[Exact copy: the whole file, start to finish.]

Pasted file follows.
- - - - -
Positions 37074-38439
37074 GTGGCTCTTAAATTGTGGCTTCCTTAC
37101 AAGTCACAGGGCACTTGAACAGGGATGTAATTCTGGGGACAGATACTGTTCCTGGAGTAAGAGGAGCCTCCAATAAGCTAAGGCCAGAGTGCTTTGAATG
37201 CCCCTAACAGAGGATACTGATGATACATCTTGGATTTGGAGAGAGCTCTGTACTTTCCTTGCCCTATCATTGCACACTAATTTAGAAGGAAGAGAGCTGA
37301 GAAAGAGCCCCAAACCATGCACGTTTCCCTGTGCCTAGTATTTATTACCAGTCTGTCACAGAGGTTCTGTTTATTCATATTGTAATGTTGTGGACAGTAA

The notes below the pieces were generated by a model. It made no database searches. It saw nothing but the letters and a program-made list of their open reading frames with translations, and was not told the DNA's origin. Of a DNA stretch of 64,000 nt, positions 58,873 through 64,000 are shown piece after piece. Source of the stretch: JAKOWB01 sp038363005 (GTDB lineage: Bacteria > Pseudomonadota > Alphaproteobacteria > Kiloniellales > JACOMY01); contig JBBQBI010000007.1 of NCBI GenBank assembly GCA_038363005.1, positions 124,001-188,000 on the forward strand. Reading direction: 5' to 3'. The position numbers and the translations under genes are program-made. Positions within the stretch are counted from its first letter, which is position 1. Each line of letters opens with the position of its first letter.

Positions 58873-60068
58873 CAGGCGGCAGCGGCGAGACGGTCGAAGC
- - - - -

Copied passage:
Positions 37074-38439
37074 GTGGCTCTTAAATTGTGGCTTCCTTAC
37101 AAGTCACAGGGCACTTGAACAGGGATGTAATTCTGGGGACAGATACTGTTCCTGGAGTAAGAGGAGCCTCCAATAAGCTAAGGCCAGAGTGCTTTGAATG
37201 CCCCTAACAGAGGATACTGATGATACATCTTGGATTTGGAGAGAGCTCTGTACTTTCCTTGCCCTATCATTGCACACTAATTTAGAAGGAAGAGAGCTGA
37301 GAAAGAGCCCCAAACCATGCACGTTTCCCTGTGCCTAGTATTTATTACCAGTCTGTCACAGAGGTTCTGTTTATTCATATTGTAATGTTGTGGACAGTAA

The notes below the pieces were generated by a model. It made no database searches. It saw nothing but the letters and a program-made list of their open reading frames with translations, and was not told the DNA's origin. Of a DNA stretch of 64,000 nt, positions 58,873 through 64,000 are shown piece after piece. Source of the stretch: JAKOWB01 sp038363005 (GTDB lineage: Bacteria > Pseudomonadota > Alphaproteobacteria > Kiloniellales > JACOMY01); contig JBBQBI010000007.1 of NCBI GenBank assembly GCA_038363005.1, positions 124,001-188,000 on the forward strand. Reading direction: 5' to 3'. The position numbers and the translations under genes are program-made. Positions within the stretch are counted from its first letter, which is position 1. Each line of letters opens with the position of its first letter.

Positions 58873-60068
58873 CAGGCGGCAGCGGCGAGACGGTCGAAGC